To later withdraw liquidity rapidly at any time, the government could target raising money from non-banks
As discussed earlier, if we’re unable to create jobs and output, we might have to consider withdrawing money supply later to stave off threats to inflation and financial stability.
Withdrawal of liquidity is usually achieved by the RBI raising CRR requirements of banks, and/ or by the RBI selling bonds via open market operations to banks. Neither of these steps impact banking deposits, and hence money supply, directly. They do have an oblique impact though. When banking liquidity shifts into a deficit mode, as described in
Banking & Money Explainer, individual banks are then incentivized against giving out fresh loans. This slowing down of credit growth would stunt the growth in deposits and M3.
A more effective alternative for rapid withdrawal of M3 might be for the government to instead consider raising money directly from non-banks, perhaps via a special bond. As seen earlier in equation (2), this would bring down the money supply directly.
Lending by banks creates an equal amount of money supply and savings.
Standalone government spending increases the money supply and savings and does not physically “crowd out” investments. However, the consequences of increased money supply, such as on inflation, interest rates and financial stability, can create strong incentives/ disincentives for investments and other economic activity.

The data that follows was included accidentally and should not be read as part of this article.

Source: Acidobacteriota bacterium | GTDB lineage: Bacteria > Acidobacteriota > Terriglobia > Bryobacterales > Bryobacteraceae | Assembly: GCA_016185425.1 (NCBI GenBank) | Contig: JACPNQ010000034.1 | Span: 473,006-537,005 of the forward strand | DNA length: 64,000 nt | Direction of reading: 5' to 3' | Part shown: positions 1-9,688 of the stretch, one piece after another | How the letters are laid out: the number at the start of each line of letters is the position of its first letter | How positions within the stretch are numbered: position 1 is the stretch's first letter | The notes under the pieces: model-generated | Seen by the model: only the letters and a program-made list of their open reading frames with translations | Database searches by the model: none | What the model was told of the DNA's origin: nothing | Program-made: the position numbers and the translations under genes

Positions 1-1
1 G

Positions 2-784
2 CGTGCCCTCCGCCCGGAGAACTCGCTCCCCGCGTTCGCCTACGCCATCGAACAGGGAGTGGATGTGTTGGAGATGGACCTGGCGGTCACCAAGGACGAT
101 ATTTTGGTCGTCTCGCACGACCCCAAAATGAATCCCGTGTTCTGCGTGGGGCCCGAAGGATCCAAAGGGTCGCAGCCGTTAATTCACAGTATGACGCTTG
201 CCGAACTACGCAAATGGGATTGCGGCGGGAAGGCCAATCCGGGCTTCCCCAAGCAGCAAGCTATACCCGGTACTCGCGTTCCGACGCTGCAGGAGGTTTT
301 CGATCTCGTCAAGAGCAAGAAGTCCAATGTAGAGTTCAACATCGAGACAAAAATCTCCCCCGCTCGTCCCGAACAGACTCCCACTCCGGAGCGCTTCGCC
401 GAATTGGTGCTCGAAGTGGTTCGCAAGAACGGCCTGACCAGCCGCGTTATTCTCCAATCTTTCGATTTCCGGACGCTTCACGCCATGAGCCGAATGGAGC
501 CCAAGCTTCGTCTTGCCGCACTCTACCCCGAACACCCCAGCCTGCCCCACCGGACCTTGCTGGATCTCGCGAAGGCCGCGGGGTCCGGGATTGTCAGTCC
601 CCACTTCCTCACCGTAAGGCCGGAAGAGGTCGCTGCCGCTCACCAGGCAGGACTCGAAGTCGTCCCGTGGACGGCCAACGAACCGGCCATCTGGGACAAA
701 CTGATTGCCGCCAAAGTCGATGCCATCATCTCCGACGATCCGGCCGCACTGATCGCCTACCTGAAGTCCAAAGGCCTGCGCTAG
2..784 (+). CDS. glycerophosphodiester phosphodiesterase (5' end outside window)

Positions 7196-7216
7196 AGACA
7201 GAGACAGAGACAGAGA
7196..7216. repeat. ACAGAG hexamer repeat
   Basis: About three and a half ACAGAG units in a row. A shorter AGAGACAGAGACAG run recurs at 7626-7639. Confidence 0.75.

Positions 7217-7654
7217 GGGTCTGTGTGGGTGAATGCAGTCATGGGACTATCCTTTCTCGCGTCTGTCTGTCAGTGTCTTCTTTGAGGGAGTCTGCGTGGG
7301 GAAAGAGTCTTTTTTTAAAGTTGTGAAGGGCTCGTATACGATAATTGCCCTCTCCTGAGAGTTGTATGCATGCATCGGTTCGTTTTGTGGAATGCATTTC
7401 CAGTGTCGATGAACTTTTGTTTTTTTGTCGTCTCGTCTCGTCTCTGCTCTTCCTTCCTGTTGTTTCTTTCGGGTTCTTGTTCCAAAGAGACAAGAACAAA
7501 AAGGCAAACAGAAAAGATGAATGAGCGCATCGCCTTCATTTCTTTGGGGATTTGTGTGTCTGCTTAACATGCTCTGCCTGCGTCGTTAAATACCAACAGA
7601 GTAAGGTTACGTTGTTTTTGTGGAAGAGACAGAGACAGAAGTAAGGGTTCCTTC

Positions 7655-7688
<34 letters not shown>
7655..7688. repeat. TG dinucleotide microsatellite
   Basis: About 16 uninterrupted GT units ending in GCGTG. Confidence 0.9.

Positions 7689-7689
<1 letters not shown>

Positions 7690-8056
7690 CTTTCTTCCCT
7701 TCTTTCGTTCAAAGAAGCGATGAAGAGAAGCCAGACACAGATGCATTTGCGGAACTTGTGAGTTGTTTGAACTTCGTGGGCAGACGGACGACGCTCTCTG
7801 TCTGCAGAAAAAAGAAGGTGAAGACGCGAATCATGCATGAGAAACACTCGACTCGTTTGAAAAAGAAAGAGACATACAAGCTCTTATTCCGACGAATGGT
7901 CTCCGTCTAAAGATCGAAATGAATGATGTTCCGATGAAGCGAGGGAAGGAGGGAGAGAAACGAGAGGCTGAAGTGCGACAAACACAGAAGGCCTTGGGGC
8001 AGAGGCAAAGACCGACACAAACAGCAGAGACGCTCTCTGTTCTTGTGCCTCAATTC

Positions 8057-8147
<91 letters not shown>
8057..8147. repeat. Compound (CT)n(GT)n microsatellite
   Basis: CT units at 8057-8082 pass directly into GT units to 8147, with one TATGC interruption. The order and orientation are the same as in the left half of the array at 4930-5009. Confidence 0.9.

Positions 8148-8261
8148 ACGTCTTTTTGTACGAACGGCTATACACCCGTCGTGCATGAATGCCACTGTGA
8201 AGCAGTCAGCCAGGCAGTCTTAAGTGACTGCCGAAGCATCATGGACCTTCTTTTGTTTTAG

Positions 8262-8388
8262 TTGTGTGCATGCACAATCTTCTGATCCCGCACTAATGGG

Government spending financed by banks or RBI net increases the money supply. Government spending financed by non-banks does not net increase money supply.
Bank financing and central bank financing of government deficits have an identical impact on money (M3) creation. However, their impact on interest rates and hence economic activity can differ significantly.
More precautionary savings, and hence lower consumption, would reduce the velocity of money, without impacting the level of deposits or money supply.
Given the sharp drop in the velocity of money now, we should provide money to those that are likely to spend. Eventually, as the velocity of money recovers, we will either need increased jobs and domestic output or will have to withdraw liquidity in order to stave off threats to inflation and financial stability.
If the objective is to increase the money supply, government spending should be financed by RBI or banks. To that extent, raising money now by way of a special bond targeted at savers may not be a good idea. Eventually, when the intent is to withdraw liquidity, the government could target raising money from non-banks.—
Ananth Narayan is Associate Professor-Finance at SPJIMR. The views expressed are personal. Read his columns